G.R. No. 202364, 30 August 2017


Ricarcen was a family corporation. Marilyn R. Soliman (Marilyn) was its president from 2001 to August 2003. The other members of the board of directors during that time were Marilyn’s mother, Erlinda Villanueva, her brother, her aunt, and her sisters.

Marilyn, acting on Ricarcen’s behalf as its president, took out a loans from Calubad. This loan was secured by a real estate mortgage.

To prove her authority to execute the three (3) mortgage contracts in Ricarcen’s behalf, Marilyn presented Calubad with a Board Resolution dated October 15, 2001.

Ricarcen, after firing Marilyn filed its Complaint for Annulment of Real Estate Mortgage and Extrajudicial Foreclosure of Mortgage and Sale with Damages against Marilyn, Calubad, and employees of the Registry of Deeds of Quezon City and of the Regional Trial Court of Quezon City.

Ricarcen claimed that it never authorized its former president Marilyn to obtain loans from Calubad or use the Quezon City property as collateral for the loans. Calubad, on the other hand, asserted that he exercised the necessary diligence required under the circumstances by requiring Marilyn to submit the necessary documents to prove her authority from Ricarcen. Calubad likewise argued that even if Ricarcen did not authorize Marilyn, it was already estopped from denying her authority since the loan proceeds had been released and Ricarcen had benefited from them.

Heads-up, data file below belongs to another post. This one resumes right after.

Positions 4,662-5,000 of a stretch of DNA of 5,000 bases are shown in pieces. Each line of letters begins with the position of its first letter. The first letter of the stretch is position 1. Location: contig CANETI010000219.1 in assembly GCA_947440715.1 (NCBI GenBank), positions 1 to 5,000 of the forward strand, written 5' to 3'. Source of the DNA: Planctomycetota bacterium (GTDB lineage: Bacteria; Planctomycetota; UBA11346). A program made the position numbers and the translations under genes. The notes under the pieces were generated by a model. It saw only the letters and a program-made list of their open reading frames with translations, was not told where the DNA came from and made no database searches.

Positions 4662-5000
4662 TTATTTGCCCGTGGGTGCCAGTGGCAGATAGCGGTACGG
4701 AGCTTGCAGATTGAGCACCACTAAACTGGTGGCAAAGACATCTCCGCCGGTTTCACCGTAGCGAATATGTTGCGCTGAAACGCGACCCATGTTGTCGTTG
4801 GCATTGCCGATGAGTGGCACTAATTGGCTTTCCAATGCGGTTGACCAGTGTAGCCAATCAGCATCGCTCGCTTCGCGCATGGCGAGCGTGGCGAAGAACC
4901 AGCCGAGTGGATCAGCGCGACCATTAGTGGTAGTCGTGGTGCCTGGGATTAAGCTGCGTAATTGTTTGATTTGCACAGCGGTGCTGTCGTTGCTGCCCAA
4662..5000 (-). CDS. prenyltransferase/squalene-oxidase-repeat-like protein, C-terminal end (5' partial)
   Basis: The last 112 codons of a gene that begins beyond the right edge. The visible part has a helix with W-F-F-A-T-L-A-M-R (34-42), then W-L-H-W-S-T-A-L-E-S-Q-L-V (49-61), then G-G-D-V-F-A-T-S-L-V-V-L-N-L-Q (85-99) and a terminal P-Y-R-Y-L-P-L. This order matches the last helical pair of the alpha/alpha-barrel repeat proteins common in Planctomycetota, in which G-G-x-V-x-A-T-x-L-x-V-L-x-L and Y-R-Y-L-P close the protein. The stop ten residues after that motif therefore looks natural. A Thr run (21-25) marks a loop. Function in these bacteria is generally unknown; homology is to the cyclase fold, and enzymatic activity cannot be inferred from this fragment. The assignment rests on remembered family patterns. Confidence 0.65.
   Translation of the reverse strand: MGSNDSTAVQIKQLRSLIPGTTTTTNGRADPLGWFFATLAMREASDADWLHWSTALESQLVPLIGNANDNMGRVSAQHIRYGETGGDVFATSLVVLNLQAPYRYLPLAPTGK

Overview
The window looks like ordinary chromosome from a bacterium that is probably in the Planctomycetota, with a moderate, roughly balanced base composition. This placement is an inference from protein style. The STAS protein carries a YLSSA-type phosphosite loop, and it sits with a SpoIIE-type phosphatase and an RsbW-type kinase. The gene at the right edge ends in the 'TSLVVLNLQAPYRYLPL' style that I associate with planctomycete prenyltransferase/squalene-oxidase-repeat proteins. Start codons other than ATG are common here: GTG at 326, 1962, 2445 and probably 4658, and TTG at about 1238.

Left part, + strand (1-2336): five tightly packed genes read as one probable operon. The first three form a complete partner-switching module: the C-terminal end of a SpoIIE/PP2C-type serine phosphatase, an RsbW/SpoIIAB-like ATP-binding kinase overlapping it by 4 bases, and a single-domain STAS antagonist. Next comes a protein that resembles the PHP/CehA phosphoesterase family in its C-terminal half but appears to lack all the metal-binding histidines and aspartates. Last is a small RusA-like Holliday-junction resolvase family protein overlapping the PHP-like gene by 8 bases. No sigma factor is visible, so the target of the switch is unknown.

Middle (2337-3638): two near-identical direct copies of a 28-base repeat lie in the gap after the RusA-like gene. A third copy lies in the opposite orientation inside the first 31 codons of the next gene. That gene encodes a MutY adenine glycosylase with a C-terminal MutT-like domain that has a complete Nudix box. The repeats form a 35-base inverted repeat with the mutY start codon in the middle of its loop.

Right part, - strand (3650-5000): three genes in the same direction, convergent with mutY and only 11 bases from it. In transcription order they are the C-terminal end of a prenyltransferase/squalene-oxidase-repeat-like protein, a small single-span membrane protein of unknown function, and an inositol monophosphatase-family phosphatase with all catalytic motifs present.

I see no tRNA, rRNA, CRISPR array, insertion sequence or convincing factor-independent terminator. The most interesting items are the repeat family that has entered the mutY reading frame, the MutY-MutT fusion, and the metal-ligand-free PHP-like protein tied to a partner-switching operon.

Whether Marilyn, as President, has authority to enter into contracts for and in Ricarcen’s behalf.


Yes. As the former president of Ricarcen, it was within Marilyn’s scope of authority to act for and enter into contracts in Ricarcen’s behalf. Her broad authority from Ricarcen can be seen with how the corporate secretary entrusted her with blank yet signed sheets of paper to be used at her discretion.She also had possession of the owner’s duplicate copy of the land title covering the property mortgaged to Calubad, further proving her authority from Ricarcen.

The doctrine of apparent authority provides that even if no actual authority has been conferred on an agent, his or her acts, as long as they are within his or her apparent scope of authority, bind the principal. However, the principal’s liability is limited to third persons who are reasonably led to believe that the agent was authorized to act for the principal due to the principal’s conduct.

Hence, Calubad could not be faulted for continuing to transact with Marilyn, even agreeing to give out additional loans, because Ricarcen clearly clothed her with apparent authority. Likewise, it reasonably appeared that Ricarcen’s officers knew of the mortgage contracts entered into by Marilyn in Ricarcen’s behalf as proven by the issued Banco De Oro checks as payments for the monthly interest and the principal loan.

Ricarcen claimed that it never granted Marilyn authority to transact with Calubad or use the Quezon City property as collateral for the loans, but its actuations say otherwise.

It appears as if Ricarcen and its officers gravely erred in putting too much trust in Marilyn. However, Calubad, as an innocent third party dealing in good faith with Marilyn, should not be made to suffer because of Ricarcen’s negligence in conducting its own business affairs.

*Case Digest by Nikki P. Ebillo, JD-4, Andres Bonifacio Law School, SY 2019-2020